Every initiative that the new government has taken is an exercise in reconstruction. This makes it more complicated to assess what has been initiated as an entirely new venture by a regime that promised paribartan on a scale that would morph Kolkata into London, a small sea-side town into Goa and Darjeeling into Switzerland. Having summarised the 34 years of the CPI(M)-led Left Front as dysfunctional and retrogressive, Ms Banerjee raised the expectations of the electorate to vertiginous heights making her task that much more difficult because she promised that every problem could be easily and quickly sorted out provided there was intention and capability.
The electorate therefore has been watching her intentions and her capability from day one, which means that there was virtually no grace period for the new government to ease into a job that usually requires experience and professionalism, two qualities significantly absent from the Cabinet, where only one minister had worked as such in any previous government. Even Ms Banerjee had no experience of working at the state level, having always functioned as a minister at the Centre. To top it all, as Ms Banerjee points out at every meeting, the legacy of the past does haunt the Trinamul Congress government; the deficit of the Left Front government, totalling approximately `2 lakh crore, has seriously limited the capacity of the new government to do things in its own way.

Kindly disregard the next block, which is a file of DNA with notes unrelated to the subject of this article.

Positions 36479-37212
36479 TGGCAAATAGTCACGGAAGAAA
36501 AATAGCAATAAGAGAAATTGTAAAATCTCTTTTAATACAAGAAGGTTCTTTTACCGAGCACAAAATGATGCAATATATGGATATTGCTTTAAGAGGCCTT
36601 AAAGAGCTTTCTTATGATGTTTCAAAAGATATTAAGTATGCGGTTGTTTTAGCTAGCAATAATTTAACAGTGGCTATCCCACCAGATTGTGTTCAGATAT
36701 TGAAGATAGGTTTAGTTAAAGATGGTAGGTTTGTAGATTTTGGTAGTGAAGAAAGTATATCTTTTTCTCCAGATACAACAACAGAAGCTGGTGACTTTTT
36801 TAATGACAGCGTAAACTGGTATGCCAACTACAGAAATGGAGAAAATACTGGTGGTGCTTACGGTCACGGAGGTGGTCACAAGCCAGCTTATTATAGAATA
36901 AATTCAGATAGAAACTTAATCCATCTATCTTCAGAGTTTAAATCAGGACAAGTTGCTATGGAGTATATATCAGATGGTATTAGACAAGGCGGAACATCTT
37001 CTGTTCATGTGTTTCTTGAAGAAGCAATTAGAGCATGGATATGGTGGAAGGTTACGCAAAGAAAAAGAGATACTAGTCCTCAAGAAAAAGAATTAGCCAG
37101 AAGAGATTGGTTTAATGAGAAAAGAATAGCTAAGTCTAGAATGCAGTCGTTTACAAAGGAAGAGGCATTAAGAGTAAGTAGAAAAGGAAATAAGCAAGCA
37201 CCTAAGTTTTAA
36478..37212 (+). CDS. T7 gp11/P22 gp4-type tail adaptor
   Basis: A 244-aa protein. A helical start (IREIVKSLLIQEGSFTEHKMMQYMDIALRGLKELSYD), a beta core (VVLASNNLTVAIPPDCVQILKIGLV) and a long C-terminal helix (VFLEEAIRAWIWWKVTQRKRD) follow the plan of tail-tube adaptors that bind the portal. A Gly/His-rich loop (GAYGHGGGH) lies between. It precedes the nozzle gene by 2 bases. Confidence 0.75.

Handicapped by a financial crisis, Ms Banerjee was naive enough to believe that the Centre would bail her out and that it would, in the process, throw out the rule book, making exceptions for West Bengal merely because the hated Left had finally been thrown out. As it happens, Ms Banerjee was promised much; in return, she was asked to make changes to the manner in which West Bengal went about raising resources internally.